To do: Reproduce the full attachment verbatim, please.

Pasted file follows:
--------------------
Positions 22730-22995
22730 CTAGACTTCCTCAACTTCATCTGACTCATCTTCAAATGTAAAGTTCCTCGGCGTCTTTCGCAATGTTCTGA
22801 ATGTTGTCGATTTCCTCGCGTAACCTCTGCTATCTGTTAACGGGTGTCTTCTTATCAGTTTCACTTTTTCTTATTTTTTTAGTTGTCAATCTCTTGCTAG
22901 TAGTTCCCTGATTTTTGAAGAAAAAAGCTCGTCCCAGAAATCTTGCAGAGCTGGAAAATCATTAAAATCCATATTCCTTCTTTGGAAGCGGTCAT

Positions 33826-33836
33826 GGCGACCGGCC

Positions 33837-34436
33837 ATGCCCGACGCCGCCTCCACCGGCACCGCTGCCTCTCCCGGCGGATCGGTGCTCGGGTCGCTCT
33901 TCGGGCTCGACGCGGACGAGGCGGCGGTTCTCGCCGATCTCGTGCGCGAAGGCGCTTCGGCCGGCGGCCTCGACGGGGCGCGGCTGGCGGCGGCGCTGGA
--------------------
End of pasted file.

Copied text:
Positions 22730-22995
22730 CTAGACTTCCTCAACTTCATCTGACTCATCTTCAAATGTAAAGTTCCTCGGCGTCTTTCGCAATGTTCTGA
22801 ATGTTGTCGATTTCCTCGCGTAACCTCTGCTATCTGTTAACGGGTGTCTTCTTATCAGTTTCACTTTTTCTTATTTTTTTAGTTGTCAATCTCTTGCTAG
22901 TAGTTCCCTGATTTTTGAAGAAAAAAGCTCGTCCCAGAAATCTTGCAGAGCTGGAAAATCATTAAAATCCATATTCCTTCTTTGGAAGCGGTCAT

Positions 33826-33836
33826 GGCGACCGGCC

Positions 33837-34436
33837 ATGCCCGACGCCGCCTCCACCGGCACCGCTGCCTCTCCCGGCGGATCGGTGCTCGGGTCGCTCT
33901 TCGGGCTCGACGCGGACGAGGCGGCGGTTCTCGCCGATCTCGTGCGCGAAGGCGCTTCGGCCGGCGGCCTCGACGGGGCGCGGCTGGCGGCGGCGCTGGA